Arterial mechanical properties can be influenced by humoral and metabolic factors on the one hand and hemodynamic forces and structural factors on the other hand. In diabetes, accumulation of advanced glycation end products in the vascular wall is a major feature that can contribute to a diminished elasticity of arteries, as demonstrated by Huijberts et al. (12), who studied carotid artery properties of aminoguanidine (AG)-treated rats. Rumble et al. (25) showed that the formation of advanced glycation end products is present in the mesenteric vascular bed of STZ-induced diabetic rats as well. Nevertheless, we demonstrate in this study that in mesenteric small arteries of diabetic rats no change in distensibility occurs, whereas compliance is even increased at low pressure levels. The latter is in contradiction with earlier reports on arterial mechanical properties in diabetes. A reduced arterial compliance and distensibility has been found by several authors who studied mechanical properties of arteries or arterioles in diabetes (9, 14, 15, 21). However, none of these studies investigated mechanical properties in mesenteric arteries. The enhanced compliance, as described in our study, results from changes in mesenteric artery dimensions that occur in experimental diabetes. We observed larger external mesenteric artery diameters of diabetic rats at baseline and at imposed pressures ranging from 0 to 150 mmHg. The enhanced mesenteric artery diameter at baseline can be caused by several factors. Korthuis et al. (16) demonstrated that blood-borne or humoral agents that are associated with diabetes mellitus, e.g., hyperosmolarity, hyperglycemia, and elevated plasma glucagon, induce vasodilatation of the intestinal vascular bed. Furthermore, insulin is known to induce vasoconstriction in mesenteric arteries (31). Because the insulin concentration is extremely low in STZ-diabetic rats, these arteries may be dilated compared with mesenteric arteries of control rats. Our observation that the enhanced diameter in diabetic arteries persists after perfusion of the arteries with Tyrode solution and under passive smooth muscle conditions indicates, however, that diameter changes in the mesenteric arterial bed following long-term diabetes involve other processes than vasomotor mechanisms. An increased flow to the small intestine of diabetic rats due to marked hyperphagia (3, 10) is a plausible stimulus for the outward remodeling (23) that occurs in mesenteric arteries of diabetic rats. An increase in flow or wall shear stress has been shown to lead to an acute vasodilatation involving endothelium-derived nitric oxide (NO) and prostacyclin (22). Fujii et al. (4) demonstrated that flow-induced dilatation is, unlike acetylcholine-induced endothelium-dependent relaxation, well preserved in the basilar artery of diabetic rats. Our study suggests that chronic flow-induced outward remodeling, which has been demonstrated to depend on the endothelium in certain settings (29), is preserved in mesenteric arteries of diabetic rats as well.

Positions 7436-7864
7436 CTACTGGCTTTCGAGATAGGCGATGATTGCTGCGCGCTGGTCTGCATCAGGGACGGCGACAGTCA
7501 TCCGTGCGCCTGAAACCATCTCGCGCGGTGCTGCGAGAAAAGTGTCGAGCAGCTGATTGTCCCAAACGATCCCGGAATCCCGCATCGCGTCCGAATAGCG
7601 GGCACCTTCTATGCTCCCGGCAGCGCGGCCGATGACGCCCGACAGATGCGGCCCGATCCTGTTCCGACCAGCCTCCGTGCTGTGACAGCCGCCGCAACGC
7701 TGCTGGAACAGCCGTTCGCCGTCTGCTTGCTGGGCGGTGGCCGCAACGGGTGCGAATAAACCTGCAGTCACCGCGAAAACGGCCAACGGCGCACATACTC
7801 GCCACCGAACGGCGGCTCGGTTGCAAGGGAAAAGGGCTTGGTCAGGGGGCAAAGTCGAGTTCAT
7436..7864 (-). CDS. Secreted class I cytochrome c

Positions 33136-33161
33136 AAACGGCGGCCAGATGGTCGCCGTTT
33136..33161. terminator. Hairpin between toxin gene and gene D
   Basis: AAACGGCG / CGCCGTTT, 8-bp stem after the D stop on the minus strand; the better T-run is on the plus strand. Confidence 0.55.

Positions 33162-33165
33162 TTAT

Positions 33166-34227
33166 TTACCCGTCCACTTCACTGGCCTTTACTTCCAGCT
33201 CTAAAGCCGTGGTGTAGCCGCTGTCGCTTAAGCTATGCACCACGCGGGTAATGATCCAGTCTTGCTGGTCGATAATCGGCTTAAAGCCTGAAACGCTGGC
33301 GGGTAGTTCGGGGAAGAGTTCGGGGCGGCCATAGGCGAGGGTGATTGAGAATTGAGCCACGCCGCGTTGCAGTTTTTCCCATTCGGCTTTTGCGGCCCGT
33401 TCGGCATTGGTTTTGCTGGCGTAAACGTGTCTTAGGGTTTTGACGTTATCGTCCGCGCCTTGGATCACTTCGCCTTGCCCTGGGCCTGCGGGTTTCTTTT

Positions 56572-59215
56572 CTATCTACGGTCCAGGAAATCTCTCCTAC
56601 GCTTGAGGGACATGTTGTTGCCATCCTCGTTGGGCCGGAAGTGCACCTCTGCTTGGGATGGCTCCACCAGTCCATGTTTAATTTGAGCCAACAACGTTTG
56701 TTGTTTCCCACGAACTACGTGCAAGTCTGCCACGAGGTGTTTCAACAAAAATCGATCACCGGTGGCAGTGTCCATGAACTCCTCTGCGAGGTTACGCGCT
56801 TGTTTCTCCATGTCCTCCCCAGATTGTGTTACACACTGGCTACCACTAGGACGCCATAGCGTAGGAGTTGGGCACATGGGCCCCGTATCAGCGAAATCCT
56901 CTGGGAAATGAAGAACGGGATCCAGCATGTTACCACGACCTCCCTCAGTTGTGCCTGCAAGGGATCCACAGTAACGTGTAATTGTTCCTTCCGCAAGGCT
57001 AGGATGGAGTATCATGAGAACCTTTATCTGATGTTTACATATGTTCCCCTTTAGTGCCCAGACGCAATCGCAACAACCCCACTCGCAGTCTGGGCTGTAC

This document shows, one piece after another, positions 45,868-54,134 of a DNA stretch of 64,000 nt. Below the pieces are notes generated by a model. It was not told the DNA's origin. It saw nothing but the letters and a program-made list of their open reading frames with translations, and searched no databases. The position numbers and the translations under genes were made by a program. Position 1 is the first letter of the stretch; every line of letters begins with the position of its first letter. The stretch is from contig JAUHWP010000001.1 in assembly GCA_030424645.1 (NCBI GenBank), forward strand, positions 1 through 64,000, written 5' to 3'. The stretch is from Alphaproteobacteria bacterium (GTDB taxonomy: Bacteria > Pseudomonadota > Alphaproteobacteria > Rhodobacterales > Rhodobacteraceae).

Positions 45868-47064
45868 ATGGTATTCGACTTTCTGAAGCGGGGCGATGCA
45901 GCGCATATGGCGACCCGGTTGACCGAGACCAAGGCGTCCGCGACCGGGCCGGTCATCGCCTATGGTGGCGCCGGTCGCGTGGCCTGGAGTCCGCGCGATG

In addition to outward remodeling, chronic increases in blood flow are accompanied by wall hypertrophy to normalize circumferential wall stress that increases during the expansion of the vessels (23). However, in the present study we could not detect a statistically significant hypertrophy of small mesenteric arteries. This is in contrast with earlier findings (1, 30). Nevertheless, these studies were performed in Sprague-Dawley rats on arteries and arterioles of different sizes than those used in our study. In addition, the diabetes duration in the rats was different (3 wk and 6 mo). This might explain why these authors observed a significant hypertrophy and we did not. Although the exact mechanism of vascular wall hypertrophy accompanying hyperperfusion is not yet elucidated, an upregulation of growth factor genes in response to elevated shear stress has been demonstrated (20). In hyperglycemic circumstances, the mitogenic activity of basic fibroblast growth factor is markedly reduced due to cytosolic protein modification by advanced glycation end products (5). It may be speculated that, in diabetes, intracellular advanced glycation end products interfere in this way with the wall hypertrophy that normally accompanies flow-induced remodeling. One possibility to test this hypothesis would be to study vascular wall hypertrophy in AG-treated diabetic rats, because AG is known to inhibit the formation of advanced glycation end products. We performed morphological measurements on mesenteric arteries of rats that were diabetic for 8 wk and chronically treated with AG (250 mg/l in drinking water). This group of rats supported our hypothesis that glycation products interfere with the hypertrophic response to flow. Mesenteric arteries of AG-treated rats showed indeed a significantly enhanced hyperthophy of the media compared with nondiabetic control rats (media cross-sectional area = 0.0174 ± 0.0015 mm2 in AG-treated diabetic rats vs. 0.0122 ± 0.0071 mm2 in control rats;P < 0.05). However, AG is also known to act as an NO synthase inhibitor (18). Because NO has antimitogenic effects (26), reduction of NO production by AG treatment might increase vascular smooth muscle growth. Therefore, the AG data cannot be used as a definite proof of our hypothesis. We have to await the availability of newly developed drugs, acting specifically on the formation or degradation of glycation products, to obtain a definite answer to the question whether flow-induced hypertrophy is inhibited by the formation of advanced glycation end products in diabetes or not.